March 3 (Bloomberg) -- Pressure on China to tighten monetary policy is easing as inflation will be “relatively low” this month due to slowing food-price gains, People’s Bank of China adviser Song Guoqing said.
Compared with January and February, the pressure has been “relieved,” Song, one of three academics who sit on the monetary policy committee, said at a forum in Beijing yesterday. He indicated he was giving his own view. China’s central bank has limited powers, with the State Council having the final say on interest-rate moves.
The People’s Bank of China drained cash from the financial system in each of the two weeks after a Lunar New Year holiday ended Feb. 15, prompting speculation that it was tightening amid concerns that inflation was accelerating and real-estate price gains were excessive. The State Council stepped up efforts to cool the property market on March 1, ahead of an annual meeting of the legislature that will see Li Keqiang take over from Wen Jiabao as premier.
The measures “will lead to downside risks to property prices and investment but the effectiveness of the policy depends on whether the money supply will be tightened as well,” Zhang Zhiwei, chief China economist at Nomura Holdings Inc. in Hong Kong, said in a March 1 note. Monetary policy will probably tighten “in the next several months,” which will slow economic growth, he said.
“Low inflation” is still the main objective for China’s monetary policy, said Song, a Peking University professor who studied economics at the University of Chicago and was appointed a central bank adviser in March 2012.
Yi Gang, a deputy governor, said today the PBOC is “fully confident” of controlling inflation this year.
While the nation faces “some” inflationary pressure, the consumer-price index will rise about 3 percent in 2013, Yi told reporters today at the start of the annual meeting of the nation’s top advisory body. That compares with 2.6 percent last year.
Housing Minister Jiang Weixin said he was confident the government will be able to control home prices, the Shanghai Securities News reported on its website yesterday. Jiang, a member of the Chinese People’s Political Consultative Conference, spoke in Beijing on the eve of that advisory body’s annual meeting. The legislature, the National People’s Congress, will begin its session on March 5.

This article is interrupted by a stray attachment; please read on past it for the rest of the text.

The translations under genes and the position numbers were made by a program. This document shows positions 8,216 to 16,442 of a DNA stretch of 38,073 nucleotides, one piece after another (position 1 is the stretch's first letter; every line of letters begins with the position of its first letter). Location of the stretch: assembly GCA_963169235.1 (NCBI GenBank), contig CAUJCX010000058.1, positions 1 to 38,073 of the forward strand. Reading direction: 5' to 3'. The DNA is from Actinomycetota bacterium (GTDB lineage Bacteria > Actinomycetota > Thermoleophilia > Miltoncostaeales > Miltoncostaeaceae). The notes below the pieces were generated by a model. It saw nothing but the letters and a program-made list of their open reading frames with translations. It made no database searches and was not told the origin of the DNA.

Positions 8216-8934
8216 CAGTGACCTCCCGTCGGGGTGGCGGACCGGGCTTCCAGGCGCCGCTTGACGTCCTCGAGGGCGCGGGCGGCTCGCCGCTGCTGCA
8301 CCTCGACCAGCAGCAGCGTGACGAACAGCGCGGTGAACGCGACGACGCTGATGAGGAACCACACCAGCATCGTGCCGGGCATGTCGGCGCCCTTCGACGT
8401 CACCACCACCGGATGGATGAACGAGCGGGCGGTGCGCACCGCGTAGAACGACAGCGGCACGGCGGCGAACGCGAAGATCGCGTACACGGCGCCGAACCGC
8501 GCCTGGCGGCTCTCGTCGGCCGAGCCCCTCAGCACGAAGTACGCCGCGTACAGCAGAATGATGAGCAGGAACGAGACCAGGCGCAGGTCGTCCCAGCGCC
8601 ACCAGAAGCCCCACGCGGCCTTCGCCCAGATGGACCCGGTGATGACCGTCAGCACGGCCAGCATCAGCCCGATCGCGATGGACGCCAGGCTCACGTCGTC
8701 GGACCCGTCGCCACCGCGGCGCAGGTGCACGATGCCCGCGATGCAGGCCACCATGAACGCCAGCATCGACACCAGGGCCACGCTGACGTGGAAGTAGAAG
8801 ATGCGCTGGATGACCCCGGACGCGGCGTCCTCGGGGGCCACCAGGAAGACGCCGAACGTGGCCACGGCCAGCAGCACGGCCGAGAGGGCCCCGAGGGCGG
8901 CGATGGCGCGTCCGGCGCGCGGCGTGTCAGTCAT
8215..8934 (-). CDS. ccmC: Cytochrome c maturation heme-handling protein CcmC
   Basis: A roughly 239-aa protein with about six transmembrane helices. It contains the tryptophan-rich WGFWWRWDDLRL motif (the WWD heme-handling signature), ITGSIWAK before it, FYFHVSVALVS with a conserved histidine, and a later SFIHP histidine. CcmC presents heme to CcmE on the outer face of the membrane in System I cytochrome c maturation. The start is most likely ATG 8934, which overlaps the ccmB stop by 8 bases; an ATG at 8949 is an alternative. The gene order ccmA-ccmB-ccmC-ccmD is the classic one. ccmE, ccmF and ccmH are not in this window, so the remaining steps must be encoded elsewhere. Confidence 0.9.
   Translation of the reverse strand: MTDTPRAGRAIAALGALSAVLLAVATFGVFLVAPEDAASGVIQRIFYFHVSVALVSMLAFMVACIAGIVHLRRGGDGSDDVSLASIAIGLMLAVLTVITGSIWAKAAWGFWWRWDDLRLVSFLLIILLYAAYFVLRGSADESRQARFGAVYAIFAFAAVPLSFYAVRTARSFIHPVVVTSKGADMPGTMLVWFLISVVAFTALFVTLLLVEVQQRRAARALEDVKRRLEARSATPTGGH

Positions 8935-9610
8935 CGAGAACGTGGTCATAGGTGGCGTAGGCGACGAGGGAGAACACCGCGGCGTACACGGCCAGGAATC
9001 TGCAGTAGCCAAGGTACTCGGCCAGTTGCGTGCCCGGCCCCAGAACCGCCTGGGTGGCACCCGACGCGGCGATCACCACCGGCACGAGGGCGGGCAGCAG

China’s economy expanded 7.9 percent in the final three months of 2012 from a year earlier, the first pickup in two years. The pace may accelerate to 8.2 percent in the three months through March, according to the median estimate of 23 analysts surveyed by Bloomberg News in February. Nomura’s Zhang predicts expansion of gross domestic product will ease to 7.3 percent in the second half.
Purchasing managers indexes released over the past week indicate the economy’s recovery from a seven-quarter slowdown may have peaked.
A services industries gauge for February fell to 54.5 from 56.2 the previous month, the slowest expansion since September, according to a report today from the National Bureau of Statistics and China Federation of Logistics and Purchasing.
The federation’s manufacturing PMI released March 1 fell to 50.1, the weakest level in five months, while a separate gauge from HSBC Holdings Plc and Markit Economics dropped to a four-month low of 50.4. Readings above 50 indicate expansion while those below that number signal a contraction.
Moderating inflation is “good news for growth,” Song told a forum. He estimated first-quarter economic expansion will accelerate to 8.3 percent “mainly because the comparative base in the first quarter of last year is very low.” The property tightening measures were announced too late to affect expansion for the period, he said.
GDP climbed 8.1 percent in the first three months of 2012 from a year earlier, down from 9.7 percent in the first quarter of 2011, according to previously released data from the National Bureau of Statistics.
The nation must be alert to changes in price-gain expectations and to imported inflation, the central bank said in a quarterly monetary policy report released Feb. 6. An economic recovery and expansion in demand may pass through to the consumer-price index in a “relatively fast manner,” and monetary easing in major developed economies may push up commodity prices, the central bank said.
Consumer inflation eased to 2 percent in January from a year earlier after a 2.5 percent increase the previous month, government data show. UBS AG estimated February’s rate was 3.3 percent while Mizuho Securities Asia Ltd. forecast 3 percent, as the Lunar New Year holiday pushed up food prices, according to reports last week.
To contact Bloomberg News staff for this story: Xin Zhou in Beijing at firstname.lastname@example.org